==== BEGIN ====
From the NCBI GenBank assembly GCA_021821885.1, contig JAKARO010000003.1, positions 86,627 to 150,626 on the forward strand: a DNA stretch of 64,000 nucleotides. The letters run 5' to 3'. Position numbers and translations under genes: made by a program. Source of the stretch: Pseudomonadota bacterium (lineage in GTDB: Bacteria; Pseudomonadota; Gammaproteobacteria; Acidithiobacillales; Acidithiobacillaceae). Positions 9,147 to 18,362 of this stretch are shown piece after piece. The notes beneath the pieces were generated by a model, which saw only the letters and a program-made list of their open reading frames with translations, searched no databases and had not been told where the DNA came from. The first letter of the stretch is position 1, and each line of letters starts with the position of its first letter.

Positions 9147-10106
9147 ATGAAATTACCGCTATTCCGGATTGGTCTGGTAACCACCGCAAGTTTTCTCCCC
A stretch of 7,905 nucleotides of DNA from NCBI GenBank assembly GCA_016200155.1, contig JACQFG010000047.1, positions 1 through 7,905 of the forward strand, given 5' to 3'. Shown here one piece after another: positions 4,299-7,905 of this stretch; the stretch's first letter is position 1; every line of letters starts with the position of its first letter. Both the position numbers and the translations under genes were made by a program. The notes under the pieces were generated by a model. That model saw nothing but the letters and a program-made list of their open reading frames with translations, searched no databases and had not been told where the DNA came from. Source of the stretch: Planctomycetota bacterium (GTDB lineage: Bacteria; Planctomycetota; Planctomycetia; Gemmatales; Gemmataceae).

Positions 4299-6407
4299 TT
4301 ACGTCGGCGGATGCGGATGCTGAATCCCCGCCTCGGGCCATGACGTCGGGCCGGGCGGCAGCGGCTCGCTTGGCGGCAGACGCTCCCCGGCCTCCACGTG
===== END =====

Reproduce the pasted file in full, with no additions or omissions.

From the NCBI GenBank assembly GCA_021821885.1, contig JAKARO010000003.1, positions 86,627 to 150,626 on the forward strand: a DNA stretch of 64,000 nucleotides. The letters run 5' to 3'. Position numbers and translations under genes: made by a program. Source of the stretch: Pseudomonadota bacterium (lineage in GTDB: Bacteria; Pseudomonadota; Gammaproteobacteria; Acidithiobacillales; Acidithiobacillaceae). Positions 9,147 to 18,362 of this stretch are shown piece after piece. The notes beneath the pieces were generated by a model, which saw only the letters and a program-made list of their open reading frames with translations, searched no databases and had not been told where the DNA came from. The first letter of the stretch is position 1, and each line of letters starts with the position of its first letter.

Positions 9147-10106
9147 ATGAAATTACCGCTATTCCGGATTGGTCTGGTAACCACCGCAAGTTTTCTCCCC
A stretch of 7,905 nucleotides of DNA from NCBI GenBank assembly GCA_016200155.1, contig JACQFG010000047.1, positions 1 through 7,905 of the forward strand, given 5' to 3'. Shown here one piece after another: positions 4,299-7,905 of this stretch; the stretch's first letter is position 1; every line of letters starts with the position of its first letter. Both the position numbers and the translations under genes were made by a program. The notes under the pieces were generated by a model. That model saw nothing but the letters and a program-made list of their open reading frames with translations, searched no databases and had not been told where the DNA came from. Source of the stretch: Planctomycetota bacterium (GTDB lineage: Bacteria; Planctomycetota; Planctomycetia; Gemmatales; Gemmataceae).

Positions 4299-6407
4299 TT
4301 ACGTCGGCGGATGCGGATGCTGAATCCCCGCCTCGGGCCATGACGTCGGGCCGGGCGGCAGCGGCTCGCTTGGCGGCAGACGCTCCCCGGCCTCCACGTG